Amy Stewart was amazed, when she came to visit me two weeks ago, that we still had snow on the ground. Since then, we’ve had an unbroken run of sunny, hot weather. What global warming means to us is no spring. We go straight from dirty glaciers to July in a matter of days.
This year, we’re doing it without April showers. I can accept a drought at the end of the summer, such as we had last year. I can accept the fact that I was an idiot to give in to the impulse to buy a tree peony in July, and another $29 purchase is now dead as a doornail.
But it is really upsetting me that I left my vegetable garden behind last Monday morning in the country without watering it, and my pea seedlings are probably burning up. I’ve never once set up my sprinkler in April.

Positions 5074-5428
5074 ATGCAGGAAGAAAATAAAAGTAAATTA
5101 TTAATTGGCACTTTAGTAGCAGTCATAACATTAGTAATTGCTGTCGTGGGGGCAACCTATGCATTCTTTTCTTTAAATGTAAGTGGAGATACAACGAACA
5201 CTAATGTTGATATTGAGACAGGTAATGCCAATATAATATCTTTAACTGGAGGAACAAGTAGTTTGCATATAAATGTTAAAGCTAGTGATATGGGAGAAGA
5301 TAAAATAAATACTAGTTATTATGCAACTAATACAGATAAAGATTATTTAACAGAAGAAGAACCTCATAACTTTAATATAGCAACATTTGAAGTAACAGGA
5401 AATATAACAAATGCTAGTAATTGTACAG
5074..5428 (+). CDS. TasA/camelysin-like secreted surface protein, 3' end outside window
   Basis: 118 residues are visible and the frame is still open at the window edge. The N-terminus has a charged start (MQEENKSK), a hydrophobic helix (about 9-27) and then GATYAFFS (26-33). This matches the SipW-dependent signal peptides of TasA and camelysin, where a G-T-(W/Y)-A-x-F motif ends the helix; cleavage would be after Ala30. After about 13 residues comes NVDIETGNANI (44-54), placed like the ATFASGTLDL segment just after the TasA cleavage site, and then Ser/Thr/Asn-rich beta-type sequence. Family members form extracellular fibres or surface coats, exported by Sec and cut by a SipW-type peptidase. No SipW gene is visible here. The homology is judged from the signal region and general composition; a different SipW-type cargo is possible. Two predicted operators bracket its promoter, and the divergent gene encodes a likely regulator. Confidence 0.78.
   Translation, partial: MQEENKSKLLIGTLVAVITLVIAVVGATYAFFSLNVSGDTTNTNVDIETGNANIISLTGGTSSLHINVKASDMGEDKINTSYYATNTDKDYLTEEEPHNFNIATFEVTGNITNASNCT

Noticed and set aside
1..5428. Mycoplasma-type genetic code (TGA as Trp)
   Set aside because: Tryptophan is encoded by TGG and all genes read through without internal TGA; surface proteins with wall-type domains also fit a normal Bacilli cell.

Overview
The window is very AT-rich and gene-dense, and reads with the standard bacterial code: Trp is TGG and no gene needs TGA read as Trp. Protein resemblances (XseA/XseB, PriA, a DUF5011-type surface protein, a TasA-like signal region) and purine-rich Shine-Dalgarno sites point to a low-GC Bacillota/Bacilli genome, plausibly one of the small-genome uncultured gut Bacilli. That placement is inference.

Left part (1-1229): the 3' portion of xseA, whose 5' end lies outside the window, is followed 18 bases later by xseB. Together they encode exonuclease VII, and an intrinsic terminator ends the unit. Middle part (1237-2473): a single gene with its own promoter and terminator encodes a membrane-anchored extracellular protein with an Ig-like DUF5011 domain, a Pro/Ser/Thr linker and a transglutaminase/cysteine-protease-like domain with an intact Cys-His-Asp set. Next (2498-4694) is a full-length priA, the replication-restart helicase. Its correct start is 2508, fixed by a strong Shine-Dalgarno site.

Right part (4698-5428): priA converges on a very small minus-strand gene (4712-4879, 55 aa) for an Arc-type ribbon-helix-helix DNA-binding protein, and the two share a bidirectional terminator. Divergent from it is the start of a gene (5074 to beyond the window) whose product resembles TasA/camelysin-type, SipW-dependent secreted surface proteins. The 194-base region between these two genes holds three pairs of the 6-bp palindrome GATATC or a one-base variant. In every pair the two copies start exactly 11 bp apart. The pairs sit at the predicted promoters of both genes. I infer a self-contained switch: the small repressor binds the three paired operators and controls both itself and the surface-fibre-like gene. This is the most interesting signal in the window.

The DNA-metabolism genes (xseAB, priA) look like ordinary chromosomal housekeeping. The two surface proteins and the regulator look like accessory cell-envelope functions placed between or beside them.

Even more freakish, my bulbs seem to be messed up, and instead of the slow unfurling I’ve planted for, they all seem to be popping off at once. Bulbs–more reliable than an atomic clock. But this year, my Single Early Tulips are blooming before my species tulips, tulipa tarda. That’s not how I remember the order going in previous years.
If I had to hazard a guess, I’d say that the species tulips are sensitive to absolute measures of the season, such as day length. And that the hybrid tulips, which have been bred to be forced in a greenhouse, are more sensitive to temperature. They’ve woken up early, but think they’re late. They’re also smaller than normal in their haste to catch up. "My God, did we miss May?" they are saying.Posted by Michele Owens on April 25, 2008 at 4:54 am, in the category Real Gardens.